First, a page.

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kdb(1) -- key database access tools

Elektra provides a universal and secure framework to store configuration parameters in a global, hierarchical key database.

The core is a small library implemented in C. The plugin-based framework fulfills many configuration-related tasks to avoid any unnecessary code duplication across applications while it still allows the core to stay without any external dependency. Elektra abstracts from cross-platform-related issues with an consistent API, and allows applications to be aware of other applications' configurations, leveraging easy application integration.


The man pages can also be viewed online at:

And the page you are currently reading at:

Concepts are in man page section 7 and are prefixed with elektra-. You should start reading elektra-introduction(7).

Tools are in man page section 1 and are prefixed with kdb-. You should start reading kdb-introduction(1).

Documentation of plugins is available using the kdb-info(1) tool. Run kdb list for a list of plugins.


Every core-tool has the following options:

  • -H, --help: Show the man page.
  • -V, --version: Print version info.
  • -p, --profile <profile>: Use a different kdb profile, see below.
  • -C, --color <when>: Print never/auto(default)/always colored output.


Most tools have the following options:

  • -v, --verbose: Explain what is happening.
  • -q, --quiet: Suppress non-error messages.


The kdb utility reads its own configuration from three sources within the KDB (key database):

  1. /sw/kdb/profile/ (for legacy configuration)
  2. /sw/elektra/kdb/#0/%/ (for empty profile)
  3. /sw/elektra/kdb/#0/profile/ (for current profile)

The last source where a configuration value is found, wins.

For example, to permanently change verbosity one can use:

  • kdb set /sw/elektra/kdb/#0/current/verbose 1: Be verbose for every tool.

  • kdb set /sw/elektra/kdb/#0/current/quiet 1: Be quiet for every tool.


Profiles allow users to change many/all configuration options of a tool at once. It influences from where the KDB entries are read. For example if you use: kdb export -p admin system

It will read its format configuration from /sw/elektra/kdb/#0/admin/format.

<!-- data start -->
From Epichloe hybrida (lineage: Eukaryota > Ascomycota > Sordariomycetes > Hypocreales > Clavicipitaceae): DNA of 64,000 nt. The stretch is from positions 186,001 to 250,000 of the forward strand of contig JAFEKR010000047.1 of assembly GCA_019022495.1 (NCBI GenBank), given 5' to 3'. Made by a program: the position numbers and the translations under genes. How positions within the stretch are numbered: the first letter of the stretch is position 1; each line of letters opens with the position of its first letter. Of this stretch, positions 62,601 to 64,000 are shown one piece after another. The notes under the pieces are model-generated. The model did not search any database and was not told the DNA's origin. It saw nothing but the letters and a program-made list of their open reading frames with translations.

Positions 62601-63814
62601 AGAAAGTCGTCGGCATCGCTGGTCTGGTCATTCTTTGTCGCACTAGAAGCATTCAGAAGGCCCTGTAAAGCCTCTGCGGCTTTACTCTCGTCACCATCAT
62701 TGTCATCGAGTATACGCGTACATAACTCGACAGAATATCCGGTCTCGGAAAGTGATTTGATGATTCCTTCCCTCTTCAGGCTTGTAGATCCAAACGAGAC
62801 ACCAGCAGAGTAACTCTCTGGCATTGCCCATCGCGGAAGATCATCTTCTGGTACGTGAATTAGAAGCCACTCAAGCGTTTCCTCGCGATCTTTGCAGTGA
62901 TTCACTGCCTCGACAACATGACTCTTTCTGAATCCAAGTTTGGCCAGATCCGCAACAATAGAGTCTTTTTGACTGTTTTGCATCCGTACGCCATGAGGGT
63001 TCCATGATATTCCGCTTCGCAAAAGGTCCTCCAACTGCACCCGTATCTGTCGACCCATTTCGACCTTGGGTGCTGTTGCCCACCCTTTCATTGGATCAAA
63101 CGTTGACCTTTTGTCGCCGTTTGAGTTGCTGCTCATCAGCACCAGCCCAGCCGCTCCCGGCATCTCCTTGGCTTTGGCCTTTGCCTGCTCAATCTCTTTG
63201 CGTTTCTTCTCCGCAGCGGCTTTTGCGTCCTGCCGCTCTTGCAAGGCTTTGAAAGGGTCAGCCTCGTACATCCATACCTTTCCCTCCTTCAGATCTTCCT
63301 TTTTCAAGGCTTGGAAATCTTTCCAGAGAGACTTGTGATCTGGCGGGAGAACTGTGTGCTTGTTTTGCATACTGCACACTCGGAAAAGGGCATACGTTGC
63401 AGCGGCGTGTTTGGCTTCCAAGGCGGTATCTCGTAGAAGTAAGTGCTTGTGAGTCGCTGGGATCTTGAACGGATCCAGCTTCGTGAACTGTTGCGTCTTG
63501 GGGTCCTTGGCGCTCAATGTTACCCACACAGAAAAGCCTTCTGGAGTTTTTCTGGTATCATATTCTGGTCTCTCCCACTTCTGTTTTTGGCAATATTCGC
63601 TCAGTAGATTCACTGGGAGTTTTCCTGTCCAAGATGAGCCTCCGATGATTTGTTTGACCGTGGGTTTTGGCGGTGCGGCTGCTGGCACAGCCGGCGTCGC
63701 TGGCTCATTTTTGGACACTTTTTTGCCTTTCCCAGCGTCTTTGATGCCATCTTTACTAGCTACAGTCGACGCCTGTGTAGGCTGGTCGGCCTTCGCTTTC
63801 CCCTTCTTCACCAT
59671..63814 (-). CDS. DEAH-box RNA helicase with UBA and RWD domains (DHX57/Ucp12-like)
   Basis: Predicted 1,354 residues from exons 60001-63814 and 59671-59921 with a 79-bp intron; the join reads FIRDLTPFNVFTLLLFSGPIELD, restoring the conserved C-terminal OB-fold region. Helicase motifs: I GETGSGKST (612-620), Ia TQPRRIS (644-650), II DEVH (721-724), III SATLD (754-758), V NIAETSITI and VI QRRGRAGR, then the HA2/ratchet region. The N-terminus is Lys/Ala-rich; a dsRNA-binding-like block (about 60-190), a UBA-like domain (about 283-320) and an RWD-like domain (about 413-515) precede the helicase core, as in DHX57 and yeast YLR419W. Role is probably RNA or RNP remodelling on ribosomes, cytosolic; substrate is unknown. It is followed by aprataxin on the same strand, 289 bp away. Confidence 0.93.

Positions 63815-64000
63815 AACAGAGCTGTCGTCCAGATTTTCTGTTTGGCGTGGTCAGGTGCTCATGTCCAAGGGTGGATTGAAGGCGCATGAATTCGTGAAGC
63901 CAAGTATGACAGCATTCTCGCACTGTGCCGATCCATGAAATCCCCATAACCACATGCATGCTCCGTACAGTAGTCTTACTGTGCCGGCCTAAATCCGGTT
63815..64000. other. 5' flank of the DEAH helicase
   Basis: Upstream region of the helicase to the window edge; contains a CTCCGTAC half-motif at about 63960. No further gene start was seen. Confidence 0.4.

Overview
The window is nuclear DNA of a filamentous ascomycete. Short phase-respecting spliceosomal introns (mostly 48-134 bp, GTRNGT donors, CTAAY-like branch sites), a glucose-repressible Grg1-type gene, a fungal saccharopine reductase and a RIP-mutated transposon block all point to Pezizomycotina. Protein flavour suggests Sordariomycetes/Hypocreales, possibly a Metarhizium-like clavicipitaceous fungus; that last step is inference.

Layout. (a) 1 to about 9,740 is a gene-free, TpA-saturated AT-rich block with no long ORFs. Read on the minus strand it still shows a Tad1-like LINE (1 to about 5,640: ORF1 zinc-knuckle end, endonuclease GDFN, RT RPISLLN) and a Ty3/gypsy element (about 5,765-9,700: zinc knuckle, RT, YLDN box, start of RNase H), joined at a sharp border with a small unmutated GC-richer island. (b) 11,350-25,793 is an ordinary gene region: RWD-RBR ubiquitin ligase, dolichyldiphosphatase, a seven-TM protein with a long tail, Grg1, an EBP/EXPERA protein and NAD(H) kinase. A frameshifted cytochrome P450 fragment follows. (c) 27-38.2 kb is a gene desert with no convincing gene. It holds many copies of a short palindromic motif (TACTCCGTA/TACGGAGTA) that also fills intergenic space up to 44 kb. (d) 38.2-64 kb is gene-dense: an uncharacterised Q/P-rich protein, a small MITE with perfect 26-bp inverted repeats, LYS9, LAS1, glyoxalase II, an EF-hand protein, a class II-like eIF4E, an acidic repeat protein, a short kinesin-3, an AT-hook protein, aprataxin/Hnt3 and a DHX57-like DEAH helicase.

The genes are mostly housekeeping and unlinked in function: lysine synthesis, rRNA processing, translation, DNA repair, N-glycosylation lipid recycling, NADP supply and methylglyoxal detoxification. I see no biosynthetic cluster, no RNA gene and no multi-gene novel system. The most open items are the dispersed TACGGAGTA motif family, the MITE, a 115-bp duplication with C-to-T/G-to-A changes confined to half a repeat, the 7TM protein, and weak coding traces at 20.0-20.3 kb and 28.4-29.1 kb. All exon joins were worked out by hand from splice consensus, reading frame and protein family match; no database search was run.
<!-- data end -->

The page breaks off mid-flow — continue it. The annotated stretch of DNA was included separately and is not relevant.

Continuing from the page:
If you want different configuration per user or directories, you should prefer to use the user and dir namespaces. Then the correct configuration will be chosen automatically according to the current user or current working directory.

Sometimes it is useful to start with default options, for example it is not possible to invert the -q option. In such situations one can simply select a non-existing profile, then -q works as usual: kdb mount -p nonexist -q /abc dir/abc


Elektra recommends to use rather long paths because it ensures flexibility in the future (e.g. to use profiles and have a compatible path for new major versions of configuration).

Long paths are, however, cumbersome to enter in the CLI. Thus one can define bookmarks. Bookmarks are keys whose key name starts with +. They are only recognized by the kdb tool or tools that explicit have support for it. Your applications should not depend on the presence of a bookmark.

Bookmarks are stored below: /sw/elektra/kdb/#0/current/bookmarks

For every key found there, a new bookmark will be introduced.

Bookmarks can be used to start key names by using + (plus) as first character. The string until the first / will be considered as bookmark.

For example, if you set the bookmark kdb:

kdb set user/sw/elektra/kdb/#0/current/bookmarks
kdb set user/sw/elektra/kdb/#0/current/bookmarks/kdb user/sw/elektra/kdb/#0/current

You are able to use:

kdb ls +kdb/bookmarks
kdb get +kdb/format


  • 0: successful.
  • 1: Invalid options passed.
  • 2: Invalid arguments passed.
  • 3: Command terminated unsuccessfully without specifying error code.
  • 4: Unknown command.
  • 5: KDB Error, could not read/write from/to KDB.
  • 6: Reserved error code.
  • 7: Unknown errors, wrong exceptions thrown.
  • 8-10: Reserved error codes.
  • 11-20: Command-specific error codes. See man page of specific command.